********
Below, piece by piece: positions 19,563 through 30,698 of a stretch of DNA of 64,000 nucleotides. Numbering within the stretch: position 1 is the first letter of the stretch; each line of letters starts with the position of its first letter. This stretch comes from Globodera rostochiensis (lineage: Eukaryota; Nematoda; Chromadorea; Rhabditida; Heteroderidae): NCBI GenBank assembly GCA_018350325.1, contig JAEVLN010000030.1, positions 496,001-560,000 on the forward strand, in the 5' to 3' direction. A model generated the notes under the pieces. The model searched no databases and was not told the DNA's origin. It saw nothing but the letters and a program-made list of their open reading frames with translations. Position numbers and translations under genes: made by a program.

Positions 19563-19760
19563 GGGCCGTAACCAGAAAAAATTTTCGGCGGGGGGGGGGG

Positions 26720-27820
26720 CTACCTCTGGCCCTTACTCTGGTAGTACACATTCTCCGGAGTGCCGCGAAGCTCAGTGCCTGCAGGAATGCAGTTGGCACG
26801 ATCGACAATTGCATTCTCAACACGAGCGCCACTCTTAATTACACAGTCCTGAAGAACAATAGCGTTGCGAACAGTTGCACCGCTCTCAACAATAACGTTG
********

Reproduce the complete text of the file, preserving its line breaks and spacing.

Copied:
Below, piece by piece: positions 19,563 through 30,698 of a stretch of DNA of 64,000 nucleotides. Numbering within the stretch: position 1 is the first letter of the stretch; each line of letters starts with the position of its first letter. This stretch comes from Globodera rostochiensis (lineage: Eukaryota; Nematoda; Chromadorea; Rhabditida; Heteroderidae): NCBI GenBank assembly GCA_018350325.1, contig JAEVLN010000030.1, positions 496,001-560,000 on the forward strand, in the 5' to 3' direction. A model generated the notes under the pieces. The model searched no databases and was not told the DNA's origin. It saw nothing but the letters and a program-made list of their open reading frames with translations. Position numbers and translations under genes: made by a program.

Positions 19563-19760
19563 GGGCCGTAACCAGAAAAAATTTTCGGCGGGGGGGGGGG

Positions 26720-27820
26720 CTACCTCTGGCCCTTACTCTGGTAGTACACATTCTCCGGAGTGCCGCGAAGCTCAGTGCCTGCAGGAATGCAGTTGGCACG
26801 ATCGACAATTGCATTCTCAACACGAGCGCCACTCTTAATTACACAGTCCTGAAGAACAATAGCGTTGCGAACAGTTGCACCGCTCTCAACAATAACGTTG